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Prepare for non-stop excitement and pulse-pounding excitement in this “electrifying thrill ride" (Jeff Craig, Sixty second Preview). Colin Farrell stars as Douglas Quaid, a factory worker who visits Rekall, a revolutionary company that can turn his superspy fantasies into real memories. But when the procedure goes horribly wrong, the line between fantasy and reality blurs as Quaid becomes a man on the run and the fate of his world hangs in the balance. Costarring Kate Beckinsale, Jessica Biel and Bryan Cranston, TOTAL RECALL is bursting with mind-blowing action sequences and spectacular visual effects, the ultimate high-energy thrill-ride!
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As for the film itself, I really like this film for what it is: a fun popcorn movie with outstanding visual effects and great (but somewhat flawed) surround sound. Aside from the sync issue, the soundtrack is what you'd expect from an action/sci-fi/popcorn film: loud with lots of explosions and gunfire. Thankfully, the rear surround channels aren't forgotten or under used as there's plenty of sound coming from them throughout the film. The visual effects are jaw-dropping at times. You know a lot of it is CG but most of the time it looks pretty darn convincing. I wouldn't be surprised if it's nominated for an Oscar for its visual effects. (If only this movie had been filmed in 3D. It certainly looks like it was meant to be. I hope we can look forward to a Blu-ray 3D release with an upgraded soundtrack to 7.1 channels down the road some day.)
Not being a fan of the original film, I found this "Total Recall" to be a big improvement. I know some feel exactly the opposite, and that's ok. To each his own. Personally, I'm not a fan of Arnold Schwarzenegger's acting in general (unless he's playing a cyborg), and I didn't care for the cheesy jokes sprinkled throughout the original film (lines like "consider dat a divorce"). And even back in the day, I thought some of the visual effects were really bad (like when Arnold's character, the woman and the bad guy are all exposed to the Martian atmosphere and their eyes bulge out of their heads). That's not to say the new film is perfect. It's not a deep movie, but it's highly entertaining eye candy, and it features a few cool ideas for future technology, such as a cell phone in the palm of your hand (literally) and turning any piece of glass into a computer screen with just the touch of your hand. I don't know how plausible they are, but they're interesting nonetheless. I think the Extended Version is the better film as it fills in some blanks. It's a shame the extra footage wasn't seen in theaters, and it's a shame the director over did it with lens flare. It's out of control in this movie! But Colin Farrell is a much better actor than Schwarzenegger, and I don't think Kate Beckinsale ever looked hotter than she does in this movie. She also proves she can play a good villain.
This disc set comes with the usual extras you find nowadays (behind-the-scenes documentaries, flubs, etc.) as well as a UV copy. I give the film itself: 4 out 5 stars; the video presentation: 5 Stars; the audio presentation: 4 out of 5 stars (would have been 5 if not for the dropouts and sync problems).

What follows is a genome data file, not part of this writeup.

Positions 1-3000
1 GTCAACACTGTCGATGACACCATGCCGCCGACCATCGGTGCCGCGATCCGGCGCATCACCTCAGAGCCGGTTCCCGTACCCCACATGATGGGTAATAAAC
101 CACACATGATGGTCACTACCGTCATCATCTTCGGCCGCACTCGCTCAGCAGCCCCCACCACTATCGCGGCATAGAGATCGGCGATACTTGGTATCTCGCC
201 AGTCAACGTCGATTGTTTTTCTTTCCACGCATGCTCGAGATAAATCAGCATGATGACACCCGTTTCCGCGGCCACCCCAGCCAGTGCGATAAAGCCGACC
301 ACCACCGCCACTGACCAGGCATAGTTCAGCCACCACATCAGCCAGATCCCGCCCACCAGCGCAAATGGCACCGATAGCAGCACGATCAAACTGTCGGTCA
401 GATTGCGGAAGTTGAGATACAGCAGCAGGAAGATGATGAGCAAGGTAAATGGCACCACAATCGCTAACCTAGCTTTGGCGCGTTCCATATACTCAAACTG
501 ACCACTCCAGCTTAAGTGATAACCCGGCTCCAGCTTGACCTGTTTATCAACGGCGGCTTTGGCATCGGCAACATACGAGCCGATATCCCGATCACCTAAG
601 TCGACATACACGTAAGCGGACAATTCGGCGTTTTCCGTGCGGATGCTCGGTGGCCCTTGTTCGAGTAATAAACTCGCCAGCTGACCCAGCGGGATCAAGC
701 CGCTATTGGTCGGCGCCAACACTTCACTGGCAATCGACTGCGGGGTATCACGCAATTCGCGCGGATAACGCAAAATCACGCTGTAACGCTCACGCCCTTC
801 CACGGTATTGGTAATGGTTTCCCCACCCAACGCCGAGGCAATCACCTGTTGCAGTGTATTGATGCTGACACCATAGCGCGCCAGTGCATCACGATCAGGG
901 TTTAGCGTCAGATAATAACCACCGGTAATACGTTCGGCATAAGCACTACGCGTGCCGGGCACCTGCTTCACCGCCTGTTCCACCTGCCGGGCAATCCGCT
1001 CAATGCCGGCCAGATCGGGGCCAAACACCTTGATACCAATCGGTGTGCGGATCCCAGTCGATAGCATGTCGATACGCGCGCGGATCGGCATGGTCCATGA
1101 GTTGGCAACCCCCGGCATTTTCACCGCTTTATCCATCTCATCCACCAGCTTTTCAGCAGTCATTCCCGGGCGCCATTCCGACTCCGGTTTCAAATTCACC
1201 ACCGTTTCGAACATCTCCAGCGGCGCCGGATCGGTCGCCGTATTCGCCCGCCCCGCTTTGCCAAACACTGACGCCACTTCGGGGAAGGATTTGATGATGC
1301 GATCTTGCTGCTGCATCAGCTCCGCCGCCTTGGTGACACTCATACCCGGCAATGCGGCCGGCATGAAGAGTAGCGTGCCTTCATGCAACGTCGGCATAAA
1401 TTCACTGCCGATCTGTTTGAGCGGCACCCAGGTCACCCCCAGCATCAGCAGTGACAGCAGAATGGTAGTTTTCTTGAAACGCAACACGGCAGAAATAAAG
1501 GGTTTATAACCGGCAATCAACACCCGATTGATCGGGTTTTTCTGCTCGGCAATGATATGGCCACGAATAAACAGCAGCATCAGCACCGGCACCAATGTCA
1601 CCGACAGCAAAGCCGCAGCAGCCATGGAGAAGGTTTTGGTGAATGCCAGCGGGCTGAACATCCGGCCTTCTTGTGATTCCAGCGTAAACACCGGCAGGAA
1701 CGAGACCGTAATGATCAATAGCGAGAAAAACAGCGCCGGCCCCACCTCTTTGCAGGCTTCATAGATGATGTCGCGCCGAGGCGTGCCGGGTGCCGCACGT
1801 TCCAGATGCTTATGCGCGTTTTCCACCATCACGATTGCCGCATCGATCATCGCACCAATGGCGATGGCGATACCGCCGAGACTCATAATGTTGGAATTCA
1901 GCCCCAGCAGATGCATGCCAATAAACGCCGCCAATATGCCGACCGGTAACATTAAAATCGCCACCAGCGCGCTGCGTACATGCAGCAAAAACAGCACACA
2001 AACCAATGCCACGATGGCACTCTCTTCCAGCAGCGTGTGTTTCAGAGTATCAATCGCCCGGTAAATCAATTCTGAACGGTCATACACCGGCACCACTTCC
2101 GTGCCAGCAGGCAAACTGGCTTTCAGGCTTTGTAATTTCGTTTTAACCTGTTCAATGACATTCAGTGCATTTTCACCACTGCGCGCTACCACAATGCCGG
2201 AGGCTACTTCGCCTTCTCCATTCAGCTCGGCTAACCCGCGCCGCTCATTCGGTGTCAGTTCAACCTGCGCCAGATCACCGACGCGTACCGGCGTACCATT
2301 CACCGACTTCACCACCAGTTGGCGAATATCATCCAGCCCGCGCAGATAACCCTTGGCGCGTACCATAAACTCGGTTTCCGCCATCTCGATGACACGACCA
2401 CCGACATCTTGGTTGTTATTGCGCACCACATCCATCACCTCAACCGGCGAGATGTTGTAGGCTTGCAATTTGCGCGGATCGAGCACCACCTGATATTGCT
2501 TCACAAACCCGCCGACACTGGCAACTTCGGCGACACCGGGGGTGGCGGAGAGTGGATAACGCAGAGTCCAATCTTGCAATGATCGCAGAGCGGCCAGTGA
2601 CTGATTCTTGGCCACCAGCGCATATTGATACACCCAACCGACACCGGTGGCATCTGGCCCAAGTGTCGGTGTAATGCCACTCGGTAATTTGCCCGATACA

The film also takes idiotic liberties with the original Phillip K. Dick ("We Can Remember It for You Wholesale") short story upon which this film is (supposedly) based. In the original story and original film the protagonist had a yearning to go to Mars. Here, there is no Mars; just some ambiguous political setup between something called "The United Federation of Britain" and "the Colony." My son's reaction summed it up pretty well: "who cares?" I get it that the makers of this film felt a need to differentiate it from the original version. In my opinion this change to the storyline was a distinct failure.
The characterizations in this film left plenty to be desired as well. The actresses are all skinny, dirty, good-looking (did I say skinny?) women who look so much the same that I had trouble telling them apart. Evidently in the future they will not be taking showers or even washing their hands. There is no chemistry between anyone. By the last 30 minutes I was more than ready for this film to end, which it (mercifully) finally did.
This is a remake that should never have been made. My son and I watched this New Year's Day and we both agreed that our time would have been better spent watching the original version. RJB.
Say what you want about the original film, some hate it, some love it, but it was a ride. When it ended you felt like you had been on a larger than life adventure. With this film I felt as if I had been promised a ride, but then got lost in a long line waiting for the ride to start, sure I saw the roller coaster go by several times, but I never had a chance to get on. Arnold Schwarzenegger may not be the greatest actor, but he lends himself well to the part of the vehicle character in the 1990 version of this film. Colin Farrel, who is a great actor, plays a character who is a little chuckle headed. He is extremely bored and discontented with his life so he goes to Total Rekall where they attempt to implant fake memories of him being a special agent. After Farrel finds himself deeply emerged in this special agent fantasy he is unwilling to commit to it. When I put myself in his shoes I feel as if I would think either A. I'm a secret agent and a lot of people are counting on me so I need to stop whining and man up, or B. This is all part of the fake vacation which I paid for so I should stop whining and simply go for it.
By the end of the film the "Plot" was rather convoluted, and, as Michael Bay has proven in practically all of his films, extra explosions can't make up for bad writing.